Theresa May will be obliged to present MPs with a new Brexit plan within three days if her current proposal is voted down next week, after a procedural amendment to the plan’s progress through the Commons was passed amid chaotic scenes.

The amendment to the business motion for the plan, drawn up by the Conservative former attorney general Dominic Grieve, gives May the deadline to put forward new plans if she loses the vote, as many expect, next Tuesday.

The amendment was passed by 308 votes to 297 following stormy scenes in which a series of Conservative MPs castigated the Speaker, John Bercow, for allowing the amendment.
Am I wrong, or does this most likely bring general elections or a new referendum into play if the Brexit plan is voted down next week?
With what else can she come up with in such a short period?
 

Innula Zenovka

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Theresa May suffers Commons defeat over Brexit plan B | The Guardian



Am I wrong, or does this most likely bring general elections or a new referendum into play if the Brexit plan is voted down next week?
With what else can she come up with in such a short period?
Labour have said they'll call a vote of no confidence (which will almost certainly not pass) if the government lose the first vote, so in that sense today's developments -- Parliament saying that, in the event of the Government losing the first vote, they have to come back with Plan B in 3 days rather than 3 weeks -- don't really change things that much.

Plan B may well turn out simply to be "Ask the EU for more time so we can try to think what to do next, other than simply crash out without a deal," which no one other than the Brexit Taliban wants. I don't think today's vote actually changes things much, other than that it makes it more difficult for the government to try to run down the clock so that, eventually, they get the Withdrawal Agreement voted through as they only way to avoid no deal, and I think it probably increases the chances we'll end up with a second referendum, but at this point I don't think anyone (including the Government) really knows what happens next.
 
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Sep 21, 2018
84
EU.. Germany
Theresa May suffers Commons defeat over Brexit plan B | The Guardian



Am I wrong, or does this most likely bring general elections or a new referendum into play if the Brexit plan is voted down next week?
With what else can she come up with in such a short period?
To me it appears as the most possible option too, Like Innula wrote "Ask the EU for more time so we can try to think what to do next, other than simply crash out without a deal,"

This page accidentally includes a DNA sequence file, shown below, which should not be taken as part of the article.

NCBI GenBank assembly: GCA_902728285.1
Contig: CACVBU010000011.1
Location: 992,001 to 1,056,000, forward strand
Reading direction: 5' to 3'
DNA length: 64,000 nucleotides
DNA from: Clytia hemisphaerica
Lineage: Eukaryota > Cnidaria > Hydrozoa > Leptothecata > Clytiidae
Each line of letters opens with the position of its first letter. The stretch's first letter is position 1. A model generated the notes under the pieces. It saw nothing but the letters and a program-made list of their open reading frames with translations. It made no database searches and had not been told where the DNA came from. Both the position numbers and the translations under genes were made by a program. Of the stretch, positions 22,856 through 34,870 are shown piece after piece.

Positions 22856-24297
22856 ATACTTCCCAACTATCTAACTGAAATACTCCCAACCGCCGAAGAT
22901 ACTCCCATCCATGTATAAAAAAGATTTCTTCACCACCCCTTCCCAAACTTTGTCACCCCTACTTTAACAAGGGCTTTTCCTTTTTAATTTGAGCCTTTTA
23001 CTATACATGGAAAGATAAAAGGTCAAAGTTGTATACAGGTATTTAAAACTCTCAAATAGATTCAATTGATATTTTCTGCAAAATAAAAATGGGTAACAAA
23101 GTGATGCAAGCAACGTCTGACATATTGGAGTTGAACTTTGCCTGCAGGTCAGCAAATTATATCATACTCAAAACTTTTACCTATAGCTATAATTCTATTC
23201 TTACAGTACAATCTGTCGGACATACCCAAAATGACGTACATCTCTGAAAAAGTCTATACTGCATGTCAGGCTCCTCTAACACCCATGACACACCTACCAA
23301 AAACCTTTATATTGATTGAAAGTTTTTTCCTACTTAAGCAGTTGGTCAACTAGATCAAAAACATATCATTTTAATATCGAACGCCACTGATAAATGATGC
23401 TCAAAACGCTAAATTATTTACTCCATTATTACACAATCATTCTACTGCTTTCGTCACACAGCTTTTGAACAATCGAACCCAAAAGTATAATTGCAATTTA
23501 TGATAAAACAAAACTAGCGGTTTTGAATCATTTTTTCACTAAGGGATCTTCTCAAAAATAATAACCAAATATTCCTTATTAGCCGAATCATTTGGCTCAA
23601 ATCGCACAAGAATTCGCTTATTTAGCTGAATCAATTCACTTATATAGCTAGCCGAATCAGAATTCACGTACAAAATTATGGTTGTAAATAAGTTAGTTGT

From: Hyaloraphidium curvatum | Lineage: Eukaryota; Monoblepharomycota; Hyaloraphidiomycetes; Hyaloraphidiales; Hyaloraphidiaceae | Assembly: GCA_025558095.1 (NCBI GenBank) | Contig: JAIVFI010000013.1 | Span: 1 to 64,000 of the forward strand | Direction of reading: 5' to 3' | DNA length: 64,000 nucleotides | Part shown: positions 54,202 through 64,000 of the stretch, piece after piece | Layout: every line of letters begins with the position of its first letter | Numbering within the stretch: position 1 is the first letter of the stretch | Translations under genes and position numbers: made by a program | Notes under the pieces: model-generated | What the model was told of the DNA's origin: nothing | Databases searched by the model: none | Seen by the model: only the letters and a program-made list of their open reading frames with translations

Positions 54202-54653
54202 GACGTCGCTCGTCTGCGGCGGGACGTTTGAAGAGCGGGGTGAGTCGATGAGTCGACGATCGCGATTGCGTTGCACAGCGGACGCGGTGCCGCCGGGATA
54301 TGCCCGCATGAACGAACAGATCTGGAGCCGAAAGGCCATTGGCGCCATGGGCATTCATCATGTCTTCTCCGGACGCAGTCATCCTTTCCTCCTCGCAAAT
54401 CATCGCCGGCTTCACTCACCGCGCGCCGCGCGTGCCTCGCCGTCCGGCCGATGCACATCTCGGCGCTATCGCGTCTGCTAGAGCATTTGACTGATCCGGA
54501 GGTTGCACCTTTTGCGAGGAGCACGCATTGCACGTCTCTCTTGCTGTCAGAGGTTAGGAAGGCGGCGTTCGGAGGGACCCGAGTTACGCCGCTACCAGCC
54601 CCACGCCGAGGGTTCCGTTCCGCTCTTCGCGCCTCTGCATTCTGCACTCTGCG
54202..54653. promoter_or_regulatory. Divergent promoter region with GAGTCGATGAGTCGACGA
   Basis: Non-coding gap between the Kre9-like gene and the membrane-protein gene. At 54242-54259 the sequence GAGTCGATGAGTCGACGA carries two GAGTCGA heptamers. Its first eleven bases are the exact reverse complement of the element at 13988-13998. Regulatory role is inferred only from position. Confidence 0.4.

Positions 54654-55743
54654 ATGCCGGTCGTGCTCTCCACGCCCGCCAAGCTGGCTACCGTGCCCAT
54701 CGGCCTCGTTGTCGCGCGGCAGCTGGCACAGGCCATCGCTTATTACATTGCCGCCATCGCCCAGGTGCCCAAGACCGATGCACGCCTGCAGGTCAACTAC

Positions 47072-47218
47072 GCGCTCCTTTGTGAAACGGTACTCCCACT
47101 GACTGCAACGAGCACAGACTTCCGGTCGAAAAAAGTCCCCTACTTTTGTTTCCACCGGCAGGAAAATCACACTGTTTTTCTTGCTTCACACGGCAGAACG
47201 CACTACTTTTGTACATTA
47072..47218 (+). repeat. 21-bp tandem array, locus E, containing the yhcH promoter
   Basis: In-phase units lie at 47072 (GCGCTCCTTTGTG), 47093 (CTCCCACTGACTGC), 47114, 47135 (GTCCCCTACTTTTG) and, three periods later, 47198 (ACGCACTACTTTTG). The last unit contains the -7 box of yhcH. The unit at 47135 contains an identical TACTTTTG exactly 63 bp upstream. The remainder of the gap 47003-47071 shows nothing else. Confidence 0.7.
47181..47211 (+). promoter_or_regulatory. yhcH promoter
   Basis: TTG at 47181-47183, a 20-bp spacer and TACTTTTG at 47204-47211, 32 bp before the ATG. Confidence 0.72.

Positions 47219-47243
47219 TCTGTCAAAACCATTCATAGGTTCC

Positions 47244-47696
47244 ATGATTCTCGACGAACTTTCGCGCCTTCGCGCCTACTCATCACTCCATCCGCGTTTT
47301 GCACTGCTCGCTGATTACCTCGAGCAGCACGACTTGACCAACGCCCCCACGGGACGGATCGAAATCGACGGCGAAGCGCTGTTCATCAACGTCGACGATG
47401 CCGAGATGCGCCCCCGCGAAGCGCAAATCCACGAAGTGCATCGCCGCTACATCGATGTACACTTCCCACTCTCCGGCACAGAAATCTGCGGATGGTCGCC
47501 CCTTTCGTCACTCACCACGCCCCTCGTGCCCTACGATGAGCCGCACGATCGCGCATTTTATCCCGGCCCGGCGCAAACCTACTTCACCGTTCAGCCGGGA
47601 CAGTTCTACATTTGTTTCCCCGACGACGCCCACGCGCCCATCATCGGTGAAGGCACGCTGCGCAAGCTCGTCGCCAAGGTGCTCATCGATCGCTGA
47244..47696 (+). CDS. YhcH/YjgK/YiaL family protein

Whether the EU will accept this is another question. I remember that one EU-official has spoken about this option. He said, whether the EU will agree depends on how the UK is planning to use the time. The EU wants to see at least a certain chance that a solution can be found at the end Just a further kicking the can down the road (or something similiar he said) will not be accepted,

Of course the EU is very much interested to avoid a crashing of the UK out of the EU, because it will do much damage also to the EU. But a further longer time of uncertainty will also do damage espec. to the economy. So the EU must have some hope that a crash can be avoided and ponder what would be the least damaging option..to give the UK more time or let the UK crash.
 
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Veritable Quandry

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I can't see the EU being very thrilled giving more time for a general election as it won't solve anything. The Conservatives are split between May's Plan, Renegotiate May's Plan, or Die Hard. Labour are split between Renegotiate from Scratch or Remain. With both main parties internally split and neither likely to take a commanding majority, a general election amounts to shuffling the seats in the clown car. Of the basic five options, only The Deal on the Table and Remain are viable options from the EU's perspective. Hard Brexit is still the default, but I can't see anyone other than a handful of Conservatives actually presenting it as a viable option. So the odds are that if there is any consensus from a general election, it would be for an option that the EU has ruled out.

The only way I see forward is a referendum between the current deal and remain. The EU could be convinced to give more time because they could live with either outcome, even if most favor remain. But giving more time for an election that probably won't bring clarity or even worse will lead to a majority for an option that is already off the table isn't in their interest and would only make the situation in the UK worse.